One of the most common questions we hear from our customers and prospects is how can we accelerate our growth and add more new customers. If you are like a majority of companies, you've utilized traditional warehouse marketing strategies - placing ads in industry publications and relying heavily on referrals to drive your sales.
And you've likely found this 3PL strategy to be effective when it comes to acquiring new customers while also retaining existing customers.
Third-party logistics (3PL) remains a growth industry, but it has become a fragmented industry with many warehouses chasing the same customers.
With more than 77% of 3PL warehouses planning to acquire new customers in 2021, how do you stand out from the rest of your competitors and make it easy for customers to choose to work with you?
The situation calls for smart, strategic marketing that helps your 3PL warehouse break through the clutter and creates awareness that leads to more opportunities and more sales.
Here are three 3PL marketing strategies you can implement this quarter to stay a step ahead.
Define Your Positioning in the Market
Have you ever watched little kids play soccer or hockey?
Now if you have watched them play, you'll know that the ball (or puck) is like a magnet that they follow, but not as an individual rather as one big pack. Every kid wants to score a goal and you can't score without the ball, right?
All the while, the coach on the sideline is yelling to play your position or that you are offsides (I constantly heard that and as a 6yr old I had no idea what offsides meant), I just knew that I needed to get to the ball.
But the coach knows that if we would all just pick out an area on the field and wait for the ball to come to us, our chances of scoring would increase substantially.
3PLs often make the same mistake as these young kids.
They want to be a part of every play.
But like we mentioned above, the industry has become increasingly competitive and a “we do everything for everyone” approach isn't going to resonate with your potential customers anymore.
They are smart enough to know that you can't be an expert at everything!
Be sure to define your positioning in the market and decide what area of the soccer field you want to occupy and control.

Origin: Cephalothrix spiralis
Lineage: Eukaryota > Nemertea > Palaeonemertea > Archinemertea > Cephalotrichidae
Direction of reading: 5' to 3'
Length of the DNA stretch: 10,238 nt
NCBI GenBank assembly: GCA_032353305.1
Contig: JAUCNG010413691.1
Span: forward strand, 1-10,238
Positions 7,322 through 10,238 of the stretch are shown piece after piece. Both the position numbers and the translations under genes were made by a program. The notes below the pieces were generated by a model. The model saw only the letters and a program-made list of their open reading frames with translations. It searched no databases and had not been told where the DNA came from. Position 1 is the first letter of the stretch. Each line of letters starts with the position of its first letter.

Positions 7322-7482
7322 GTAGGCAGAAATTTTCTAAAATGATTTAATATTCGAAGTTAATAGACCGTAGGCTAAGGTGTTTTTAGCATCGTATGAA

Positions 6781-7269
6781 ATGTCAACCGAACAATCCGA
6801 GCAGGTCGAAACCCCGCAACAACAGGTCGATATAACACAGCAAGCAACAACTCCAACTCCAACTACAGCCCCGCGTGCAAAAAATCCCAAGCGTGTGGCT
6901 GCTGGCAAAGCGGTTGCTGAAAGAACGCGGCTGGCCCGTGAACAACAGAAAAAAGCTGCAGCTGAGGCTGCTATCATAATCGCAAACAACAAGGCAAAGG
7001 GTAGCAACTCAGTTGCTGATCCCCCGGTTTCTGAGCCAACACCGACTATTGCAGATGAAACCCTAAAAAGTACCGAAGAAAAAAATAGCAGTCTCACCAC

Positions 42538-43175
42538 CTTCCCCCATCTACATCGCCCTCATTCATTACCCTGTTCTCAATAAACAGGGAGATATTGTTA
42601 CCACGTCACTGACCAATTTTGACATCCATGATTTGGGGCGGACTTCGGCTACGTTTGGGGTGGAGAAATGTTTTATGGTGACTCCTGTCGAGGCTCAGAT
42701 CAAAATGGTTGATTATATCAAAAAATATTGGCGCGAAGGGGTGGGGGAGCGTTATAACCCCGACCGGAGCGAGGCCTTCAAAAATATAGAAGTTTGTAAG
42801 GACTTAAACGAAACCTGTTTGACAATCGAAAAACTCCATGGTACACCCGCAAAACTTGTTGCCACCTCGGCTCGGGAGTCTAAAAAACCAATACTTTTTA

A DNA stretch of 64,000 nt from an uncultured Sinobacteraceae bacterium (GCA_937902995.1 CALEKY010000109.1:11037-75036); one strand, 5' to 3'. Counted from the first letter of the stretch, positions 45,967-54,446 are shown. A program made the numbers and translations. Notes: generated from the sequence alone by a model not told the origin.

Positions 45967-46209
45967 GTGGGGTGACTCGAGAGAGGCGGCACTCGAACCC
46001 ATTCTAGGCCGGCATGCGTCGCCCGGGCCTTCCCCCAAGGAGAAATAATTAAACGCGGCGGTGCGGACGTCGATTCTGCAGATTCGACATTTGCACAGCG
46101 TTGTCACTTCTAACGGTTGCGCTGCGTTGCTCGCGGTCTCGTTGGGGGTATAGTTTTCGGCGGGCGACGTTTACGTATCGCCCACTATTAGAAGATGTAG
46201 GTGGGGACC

Smart brands are willing to sacrifice large parts of a market in order to win a larger share of a specific market segment.
With the global logistics market projected to be $1,789.94 billion by 2027, even small segments offer plenty of growth opportunities.
They want to be like the kids above and stand in the middle of the field so they are in the position to chase the ball to wherever it gets kicked.
The problem with this? Their messages remain general and undifferentiated.
And to your prospects? Too much of the same message and information causes confusion among potential companies to partner with.
If everyone says "we can provide 24/7 visibility" how does the prospect know who to buy from? So the end result is that a portion of your marketing budget is wasted and your message is ignored.
So how do you start defining your positioning?
First, look at the marketplace.
- What trends are impacting your business or the markets you serve?
- How do you stack up against competitors?
Then consider your customers.
- What do they look like? (Your best prospects often look like your existing customers)
- Why did they choose you?
Then understand the needs, wants, and frustrations of your target market.
- Is there a need the marketplace hasn't solved for that you can address?
Finally, examine your own strengths and weaknesses.
- What are the unique ways in which you drive value for specific customers?